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Sat, Nov 24, 2001 - Page 2 News List

DPP rejects Ma's report

NO CONFIDENCE DPP councilors rejected the mayor's report about the city's response to Typhoon Nari and walked out after their call for an investigation was denied

By Ko Shu-ling  /  STAFF REPORTER

Typhoon Nari, one of the biggest challenges faced by Taipei Mayor Ma Ying-jeou (馬英九) during his tenure thus far, caused yet another stir yesterday when DPP city councilors boycotted the mayor's report on the city's response to the typhoon.

"We oppose letting the mayor take the floor because we are utterly disappointed with the report he's scheduled to deliver," said DPP City Councilor and caucus convener Chiang Kai-shih (江蓋世).

Chiang also asked that the council form a task force to conduct another investigation into the consequences of the disaster and mete out more "reasonable disciplinary measures" against municipal officials found responsible.

Council spokeswoman Wu Pi-chu (吳碧珠) denied Chiang's request, resulting in the DPP caucus to returning copies of Ma's written report and walking out of the meeting.

Ma, who had to wait for a stream of DPP city councilors to voice their discontent, delivered the report nearly an hour and a half late.

The mayor said that the city had done its best with relief efforts and has carefully reviewed its performance during and after the disaster.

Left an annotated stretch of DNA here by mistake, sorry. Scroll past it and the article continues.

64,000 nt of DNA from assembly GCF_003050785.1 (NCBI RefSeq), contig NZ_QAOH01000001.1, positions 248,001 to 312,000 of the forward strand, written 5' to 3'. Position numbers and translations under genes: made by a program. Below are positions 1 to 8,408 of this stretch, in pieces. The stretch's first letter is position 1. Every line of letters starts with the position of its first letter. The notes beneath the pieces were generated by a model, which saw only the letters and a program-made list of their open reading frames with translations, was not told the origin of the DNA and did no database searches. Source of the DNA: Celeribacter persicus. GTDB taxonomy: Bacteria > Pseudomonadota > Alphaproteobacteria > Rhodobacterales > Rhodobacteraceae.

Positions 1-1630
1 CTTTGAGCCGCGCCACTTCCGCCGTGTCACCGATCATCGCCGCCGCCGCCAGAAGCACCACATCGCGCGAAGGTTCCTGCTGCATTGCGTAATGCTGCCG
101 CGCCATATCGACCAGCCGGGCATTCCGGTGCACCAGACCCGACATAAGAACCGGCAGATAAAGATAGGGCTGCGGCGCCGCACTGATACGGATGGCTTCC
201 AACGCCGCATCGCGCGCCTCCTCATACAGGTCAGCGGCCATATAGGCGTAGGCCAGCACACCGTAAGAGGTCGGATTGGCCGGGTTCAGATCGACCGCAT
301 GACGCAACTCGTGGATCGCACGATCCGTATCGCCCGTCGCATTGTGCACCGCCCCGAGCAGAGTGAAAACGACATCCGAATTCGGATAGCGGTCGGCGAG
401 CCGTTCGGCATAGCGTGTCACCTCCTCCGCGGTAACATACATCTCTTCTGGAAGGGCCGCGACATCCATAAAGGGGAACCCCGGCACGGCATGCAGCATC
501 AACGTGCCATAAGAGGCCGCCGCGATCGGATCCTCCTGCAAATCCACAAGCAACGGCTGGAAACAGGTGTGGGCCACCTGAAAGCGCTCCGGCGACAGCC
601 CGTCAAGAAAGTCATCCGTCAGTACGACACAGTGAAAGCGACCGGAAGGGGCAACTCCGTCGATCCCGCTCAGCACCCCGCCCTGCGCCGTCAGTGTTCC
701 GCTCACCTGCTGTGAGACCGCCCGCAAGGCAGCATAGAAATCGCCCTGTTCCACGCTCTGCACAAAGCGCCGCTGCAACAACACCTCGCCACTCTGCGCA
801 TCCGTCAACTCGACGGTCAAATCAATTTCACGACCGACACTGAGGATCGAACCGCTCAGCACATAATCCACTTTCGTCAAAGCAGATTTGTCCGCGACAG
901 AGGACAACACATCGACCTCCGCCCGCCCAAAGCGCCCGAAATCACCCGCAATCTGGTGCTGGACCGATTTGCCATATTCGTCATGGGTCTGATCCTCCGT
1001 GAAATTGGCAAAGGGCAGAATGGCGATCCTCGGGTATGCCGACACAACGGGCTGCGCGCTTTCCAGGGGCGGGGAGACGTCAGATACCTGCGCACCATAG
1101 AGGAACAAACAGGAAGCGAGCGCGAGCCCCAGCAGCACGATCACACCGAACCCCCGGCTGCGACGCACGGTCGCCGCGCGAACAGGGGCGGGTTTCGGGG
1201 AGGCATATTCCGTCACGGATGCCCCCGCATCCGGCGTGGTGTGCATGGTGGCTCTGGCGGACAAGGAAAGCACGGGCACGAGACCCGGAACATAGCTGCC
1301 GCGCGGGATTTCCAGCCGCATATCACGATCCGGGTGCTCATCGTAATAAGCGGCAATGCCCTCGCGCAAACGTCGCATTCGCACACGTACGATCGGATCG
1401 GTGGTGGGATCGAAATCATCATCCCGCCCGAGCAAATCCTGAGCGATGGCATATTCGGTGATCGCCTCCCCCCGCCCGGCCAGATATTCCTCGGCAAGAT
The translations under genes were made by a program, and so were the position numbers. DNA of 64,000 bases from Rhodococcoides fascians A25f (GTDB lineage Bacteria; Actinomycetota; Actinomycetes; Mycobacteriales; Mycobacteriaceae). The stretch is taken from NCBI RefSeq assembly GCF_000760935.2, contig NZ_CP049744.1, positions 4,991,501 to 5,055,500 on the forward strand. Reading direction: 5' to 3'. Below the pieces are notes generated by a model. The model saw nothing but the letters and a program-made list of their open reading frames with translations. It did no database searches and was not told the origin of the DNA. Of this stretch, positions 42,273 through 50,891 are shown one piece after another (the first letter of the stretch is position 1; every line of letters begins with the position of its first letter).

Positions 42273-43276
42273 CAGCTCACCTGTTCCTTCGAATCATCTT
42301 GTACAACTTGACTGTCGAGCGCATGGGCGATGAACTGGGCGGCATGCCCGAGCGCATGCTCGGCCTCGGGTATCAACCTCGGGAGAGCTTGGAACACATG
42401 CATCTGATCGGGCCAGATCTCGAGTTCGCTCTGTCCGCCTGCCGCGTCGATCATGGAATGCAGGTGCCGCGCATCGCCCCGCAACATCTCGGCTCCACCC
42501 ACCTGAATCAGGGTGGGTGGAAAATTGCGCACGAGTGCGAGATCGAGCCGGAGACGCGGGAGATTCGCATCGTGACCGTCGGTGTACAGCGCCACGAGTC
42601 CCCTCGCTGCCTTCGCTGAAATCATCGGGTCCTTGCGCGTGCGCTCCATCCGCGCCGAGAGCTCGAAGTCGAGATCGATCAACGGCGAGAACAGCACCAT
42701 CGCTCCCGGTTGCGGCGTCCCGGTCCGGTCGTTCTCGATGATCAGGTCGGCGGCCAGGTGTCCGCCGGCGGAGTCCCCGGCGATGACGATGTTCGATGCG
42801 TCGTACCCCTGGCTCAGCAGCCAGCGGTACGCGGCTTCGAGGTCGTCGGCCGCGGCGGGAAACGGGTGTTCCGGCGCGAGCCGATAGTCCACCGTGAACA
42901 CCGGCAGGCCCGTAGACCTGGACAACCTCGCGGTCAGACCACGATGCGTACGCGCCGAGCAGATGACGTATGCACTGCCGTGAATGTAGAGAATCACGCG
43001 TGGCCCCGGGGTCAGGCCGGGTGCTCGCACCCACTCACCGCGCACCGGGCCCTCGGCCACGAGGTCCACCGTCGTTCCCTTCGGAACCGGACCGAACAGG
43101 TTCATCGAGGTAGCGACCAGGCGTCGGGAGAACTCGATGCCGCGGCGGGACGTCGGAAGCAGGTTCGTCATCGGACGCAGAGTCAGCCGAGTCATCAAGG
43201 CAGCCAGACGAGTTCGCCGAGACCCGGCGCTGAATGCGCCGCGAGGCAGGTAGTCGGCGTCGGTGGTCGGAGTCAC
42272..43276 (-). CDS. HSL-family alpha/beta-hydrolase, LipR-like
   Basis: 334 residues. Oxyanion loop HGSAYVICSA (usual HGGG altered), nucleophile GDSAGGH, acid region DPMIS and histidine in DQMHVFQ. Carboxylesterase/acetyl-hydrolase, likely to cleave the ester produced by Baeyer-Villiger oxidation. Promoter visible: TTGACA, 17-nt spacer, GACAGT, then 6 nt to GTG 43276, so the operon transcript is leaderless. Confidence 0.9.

"We've done what we can, although there's still room for improvement," Ma said. "I'm willing to assume political responsibility and would like to apologize again to the public."

Typhoon Nari, which ravaged the nation from Sept. 16 to 19, killed 94 people, including 27 in Taipei City. It was the heaviest deluge ever recorded in the city's history.

More than 13 percent of the city's area, or 3,770 hectares covering 197 boroughs, experienced serious flooding. Eight of the 69 pumping stations built to control flooding along the city's many kilometers of dikes succumbed to the deluge and failed.

Many underground segments of the MRT system as well as the system's control center located in the basement of the Taipei Main Station were also seriously flooded. Parts of the system still remain out of service, including the heavily damaged control center.

Equipment was so badly damaged that the system is not scheduled to become operational until the middle of December and will not resume automatic operation until March of next year.

Investigations conducted by the city government concluded that 20 municipal officials and staff were negligent and have been disciplined.

While five received reprimands, those who received two demerits are Tu Tien-shun (杜天順), a garbage truck driver with the Bureau of Environmental Protection, and Hsu Wen-jui (徐文瑞), assistant engineer at the Department of Rapid Transit Systems (DORTS).

Those who received one demerit are Richard Chen (陳椿亮), president of the Taipei Rapid Transit Corp; Chang Hsiao-hai (張曉海), a DORTS engineer; and Lin Cheng-yuan (林正源), a driver attached to the Chungshan District Office.

In addition, the directors of the Bureau of Civil Affairs, the Bureau of Environmental Protection, the Bureau of Public Works, and the Taipei Rapid Transit Corp all received reprimands for their departments' failures.

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